Thursday, 29 January 2009

Poo the Fearless

It's countdown to 'Tiger Day!' I am very excited! In fact, just thinking about it has caused me to choke on a piece of apple I'm eating in lieu of a big piece of cake because I am STILL trying to shift my post-Christmas bulge. It's okay, though. Mrs Miggins arrived and administered the Heimlich Manoeuvre.

'What you need,' she says as she picks me, choking and blue-lipped, from the kitchen floor, 'is a big piece of cake. The sponginess will mop up any stray bits of apple as it goes down.' She sounds so wise, so experienced about these things that I feel I should take her sage medical advice.
'So what's all the excitement then?' asks Miggins. She takes her hankie from her handbag and wipes a blob of chocolate butter icing from my face.
'Well,' I say, 'Andy is taking me to see some tigers. I'm going to write a story about them. I love tigers! Tigers are great! All that stripey fur and those fluffy ears...'
'Yes, yes,' says Miggins. 'I get the idea. You've been trained for this, I take it?'
I shake my head. Mrs Miggins tuts.
'You can't go visiting tigers without proper training,' she says. 'You need to speak to Mrs Poo. She'll get you fit and ready to visit a tiger or two.'
'Mrs Poo?' I ask.
'Oh yes,' says Miggins. 'She had to study a module in 'Mixing With Tooth and Claw Mammals' for her degree in stunt henship. I believe she got a distinction. I'll give her a shout.' And Miggins goes to the back door.
'POO!!' she shouts.
'I wish you wouldn't do that,' I say. Mrs Poo appears from behind the eglu. She is wearing a pair of science goggles and is holding a steaming test-tube with some tongs.
'WHAT?' she yells back. 'ONLY I'M AT A CRUCIAL POINT IN MY EXPERIMENT!'
'WHAT EXPERIMENT?' yells Mrs Miggins.
'THE ONE FOR CONVERTING CHICKEN DUNG INTO FUEL FOR THE INTERNAL COMBUSTION ENGINE FOR MY FORMULA ONE RACING CAR!' shouts Mrs Poo.
Mrs Miggins turns back to me and sighs. 'She thinks she's going to take up Formula One motor racing. She says that Massey Fergusson have approached her to drive for them.'
'Don't they make tractors?' I ask.
'Quite,' says Miggins.
Mrs Poo has appeared at the door. The steaming test-tube smells foul and I comment as such.
'That's because it's got chicken dung in it,' says Poo. 'Ahahahahahahahahahaha!!!!!'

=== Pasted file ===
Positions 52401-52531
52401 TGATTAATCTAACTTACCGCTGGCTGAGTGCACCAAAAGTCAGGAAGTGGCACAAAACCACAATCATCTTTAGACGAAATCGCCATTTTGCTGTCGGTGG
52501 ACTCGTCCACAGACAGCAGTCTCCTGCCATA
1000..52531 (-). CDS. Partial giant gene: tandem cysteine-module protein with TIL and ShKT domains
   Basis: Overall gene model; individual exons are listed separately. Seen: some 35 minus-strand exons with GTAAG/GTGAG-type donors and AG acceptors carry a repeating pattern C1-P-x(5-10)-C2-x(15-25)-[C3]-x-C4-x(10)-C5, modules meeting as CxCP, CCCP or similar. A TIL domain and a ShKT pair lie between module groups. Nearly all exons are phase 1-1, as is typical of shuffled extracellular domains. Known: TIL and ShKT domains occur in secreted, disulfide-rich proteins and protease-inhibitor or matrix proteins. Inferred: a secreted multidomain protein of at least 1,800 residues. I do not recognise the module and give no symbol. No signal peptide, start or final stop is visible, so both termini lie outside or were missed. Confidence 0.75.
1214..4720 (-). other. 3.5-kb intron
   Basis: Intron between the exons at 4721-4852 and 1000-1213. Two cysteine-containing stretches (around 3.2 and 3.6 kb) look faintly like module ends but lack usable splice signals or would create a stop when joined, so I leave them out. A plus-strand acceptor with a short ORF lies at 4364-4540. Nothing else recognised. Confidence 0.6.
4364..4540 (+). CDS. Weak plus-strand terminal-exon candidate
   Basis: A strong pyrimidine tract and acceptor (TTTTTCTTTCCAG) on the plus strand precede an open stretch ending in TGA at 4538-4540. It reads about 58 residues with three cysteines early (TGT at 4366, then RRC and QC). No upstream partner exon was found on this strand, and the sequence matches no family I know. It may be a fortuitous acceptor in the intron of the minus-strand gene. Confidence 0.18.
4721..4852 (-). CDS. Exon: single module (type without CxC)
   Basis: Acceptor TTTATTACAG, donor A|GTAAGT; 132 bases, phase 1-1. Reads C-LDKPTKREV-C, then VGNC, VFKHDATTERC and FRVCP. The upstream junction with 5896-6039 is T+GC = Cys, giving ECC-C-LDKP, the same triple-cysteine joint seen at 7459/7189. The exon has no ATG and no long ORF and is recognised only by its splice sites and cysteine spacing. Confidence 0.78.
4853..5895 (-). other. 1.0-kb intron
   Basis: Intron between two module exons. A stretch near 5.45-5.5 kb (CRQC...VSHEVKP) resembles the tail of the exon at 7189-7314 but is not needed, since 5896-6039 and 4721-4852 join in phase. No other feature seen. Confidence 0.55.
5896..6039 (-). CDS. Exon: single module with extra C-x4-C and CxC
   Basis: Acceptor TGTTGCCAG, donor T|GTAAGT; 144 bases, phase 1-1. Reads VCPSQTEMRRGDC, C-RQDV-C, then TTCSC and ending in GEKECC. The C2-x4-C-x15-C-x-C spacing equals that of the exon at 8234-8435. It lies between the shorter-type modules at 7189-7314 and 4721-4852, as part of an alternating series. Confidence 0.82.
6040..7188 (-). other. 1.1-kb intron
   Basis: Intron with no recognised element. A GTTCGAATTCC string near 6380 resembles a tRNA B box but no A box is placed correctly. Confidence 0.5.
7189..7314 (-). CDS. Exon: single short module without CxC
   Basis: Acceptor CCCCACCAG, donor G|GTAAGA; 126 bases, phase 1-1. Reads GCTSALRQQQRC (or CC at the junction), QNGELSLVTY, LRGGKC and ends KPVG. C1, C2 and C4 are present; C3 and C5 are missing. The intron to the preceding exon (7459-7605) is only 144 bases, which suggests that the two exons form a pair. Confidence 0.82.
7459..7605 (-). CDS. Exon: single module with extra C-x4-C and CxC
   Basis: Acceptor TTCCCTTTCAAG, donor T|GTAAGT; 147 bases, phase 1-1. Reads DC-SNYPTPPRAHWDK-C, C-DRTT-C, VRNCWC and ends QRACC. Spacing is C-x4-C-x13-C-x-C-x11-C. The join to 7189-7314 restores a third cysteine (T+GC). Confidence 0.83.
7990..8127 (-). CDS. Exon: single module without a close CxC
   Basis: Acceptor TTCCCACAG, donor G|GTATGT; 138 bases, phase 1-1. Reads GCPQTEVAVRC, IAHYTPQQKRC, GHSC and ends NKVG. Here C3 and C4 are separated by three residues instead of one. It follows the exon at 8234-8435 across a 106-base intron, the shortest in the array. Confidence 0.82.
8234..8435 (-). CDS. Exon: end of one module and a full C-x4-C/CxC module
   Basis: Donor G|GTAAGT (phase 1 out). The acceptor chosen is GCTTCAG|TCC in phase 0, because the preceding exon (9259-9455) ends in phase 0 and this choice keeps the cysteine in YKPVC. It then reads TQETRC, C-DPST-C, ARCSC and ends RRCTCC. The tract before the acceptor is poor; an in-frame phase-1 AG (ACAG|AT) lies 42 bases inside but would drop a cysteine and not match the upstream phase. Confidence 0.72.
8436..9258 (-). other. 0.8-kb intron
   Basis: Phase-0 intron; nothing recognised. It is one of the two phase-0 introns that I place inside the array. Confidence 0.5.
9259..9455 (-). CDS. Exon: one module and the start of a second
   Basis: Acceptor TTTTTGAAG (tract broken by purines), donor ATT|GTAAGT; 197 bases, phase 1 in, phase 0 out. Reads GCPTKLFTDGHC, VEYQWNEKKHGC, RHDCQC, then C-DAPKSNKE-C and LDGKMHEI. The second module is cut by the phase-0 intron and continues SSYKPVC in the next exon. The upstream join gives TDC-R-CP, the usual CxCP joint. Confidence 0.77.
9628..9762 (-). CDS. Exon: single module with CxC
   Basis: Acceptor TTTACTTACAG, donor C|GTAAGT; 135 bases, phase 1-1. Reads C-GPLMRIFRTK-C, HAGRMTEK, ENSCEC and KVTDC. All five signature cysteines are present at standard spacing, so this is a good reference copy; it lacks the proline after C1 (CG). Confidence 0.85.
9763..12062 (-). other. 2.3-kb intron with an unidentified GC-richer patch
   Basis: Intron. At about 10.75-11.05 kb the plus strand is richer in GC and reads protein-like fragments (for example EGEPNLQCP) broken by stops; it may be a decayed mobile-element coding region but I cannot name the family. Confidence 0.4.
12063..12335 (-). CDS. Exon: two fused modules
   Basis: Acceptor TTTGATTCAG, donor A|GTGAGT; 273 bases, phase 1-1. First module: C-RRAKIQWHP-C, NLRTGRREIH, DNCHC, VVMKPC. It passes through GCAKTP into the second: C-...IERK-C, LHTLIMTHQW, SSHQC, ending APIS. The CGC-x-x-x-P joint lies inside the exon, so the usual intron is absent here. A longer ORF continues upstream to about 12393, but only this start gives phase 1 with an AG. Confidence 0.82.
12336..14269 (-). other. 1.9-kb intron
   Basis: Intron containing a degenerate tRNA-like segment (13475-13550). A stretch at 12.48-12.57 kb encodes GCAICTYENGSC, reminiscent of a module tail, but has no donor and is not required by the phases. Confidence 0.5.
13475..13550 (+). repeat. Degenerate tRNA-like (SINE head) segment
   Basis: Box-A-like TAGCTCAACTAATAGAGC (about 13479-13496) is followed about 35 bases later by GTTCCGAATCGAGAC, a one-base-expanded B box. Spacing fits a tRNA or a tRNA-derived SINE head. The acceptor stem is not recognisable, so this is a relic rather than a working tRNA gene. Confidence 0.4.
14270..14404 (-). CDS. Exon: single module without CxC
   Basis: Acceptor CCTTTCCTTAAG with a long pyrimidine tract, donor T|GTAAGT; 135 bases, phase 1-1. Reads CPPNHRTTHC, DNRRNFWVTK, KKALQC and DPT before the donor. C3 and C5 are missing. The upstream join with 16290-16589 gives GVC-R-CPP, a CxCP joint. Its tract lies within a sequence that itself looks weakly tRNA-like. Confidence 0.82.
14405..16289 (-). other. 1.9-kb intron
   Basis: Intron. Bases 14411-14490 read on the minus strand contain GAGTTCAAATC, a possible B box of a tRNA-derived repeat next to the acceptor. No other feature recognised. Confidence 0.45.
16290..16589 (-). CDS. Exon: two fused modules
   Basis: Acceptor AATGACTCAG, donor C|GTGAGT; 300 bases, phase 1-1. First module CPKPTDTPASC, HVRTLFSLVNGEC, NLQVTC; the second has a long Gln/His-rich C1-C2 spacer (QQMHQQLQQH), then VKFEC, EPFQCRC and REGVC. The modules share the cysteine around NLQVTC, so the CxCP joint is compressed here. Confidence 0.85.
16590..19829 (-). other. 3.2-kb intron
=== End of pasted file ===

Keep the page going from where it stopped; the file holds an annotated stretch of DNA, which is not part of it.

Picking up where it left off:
'Shush!' says Miggins, 'and tell us about how to deal with a tiger visit.'
Mrs Poo gives Tybalt the test-tube and a glare that says 'if you drop this, cat, I'll haunt you in your dreams.'
'Tiger visiting eh?' she says. 'What've you been told so far?'
'To wear wellies and take a camera and some chicken drumsticks,' I say.
Mrs Poo nods. 'Same old myths,' she says.
'What are chicken drumsticks?' says Miggins.
'Never mind,' I say.
'They're very ineffectual, chicken drumsticks,' says Poo. 'I mean, even if you stand on a chair so you can poke the tiger in the eye, a small stick isn't going to save you against all those teeth. And they're never the same for playing your drums with after, you know. I think it upsets their fine balance.'
'I have no intention of poking a tiger in the eye with a drumstick or any other sort of stick,' I say.
Mrs Poo shrugs. 'Your limbs, I suppose,' she says. 'Personally, I'd feed Mrs Slocombe to a tiger if it meant saving my own feathers.'
'That's not nice,' I say. There's still a bit of tension in the air between Mrs Slocombe and the other three girls due to the feather pecking incident. I'm encouraging Mrs Slocombe to study the Elizabethan period at the moment in the hope she'll get fixated with the fashions of the time and take to wearing a gi-normous ruff around her neck. (The theory being that she won't be able to get anywhere near the others to get at their feathers. It's a thought.)

'So how do you suggest I approach this tiger visit?' I ask. Mrs Poo sits at the table and scribbles a few things on a piece of paper.
'Do you mind?' I say. 'That's part of the script for my latest best-selling novel.'
'It won't do you much good when you haven't got any arms left, will it?' says Poo. 'Trust me, you'll need to follow these instructions very carefully if you are to come out of this experience in one piece.' And she takes a piece of sellotape and attaches the paper to my forehead.
'Thanks,' I say. Mrs Poo nods, takes the test-tube from Tybalt and trots back into the garden to continue her experiment.
'What does it say?' asks Mrs Miggins. 'I left my glasses on my bedside table.'
'It..ouch...says...eek,' I begin, peeling the paper from my forehead, 'DO NOT VISIT TIGERS. THEY ARE CATS. WHAT HAVE WE TOLD YOU ABOUT CATS. WILL YOU NEVER LEARN, YOU MORON???'
'That was helpful then,' says Miggins.
'Wasn't it just,' I say.

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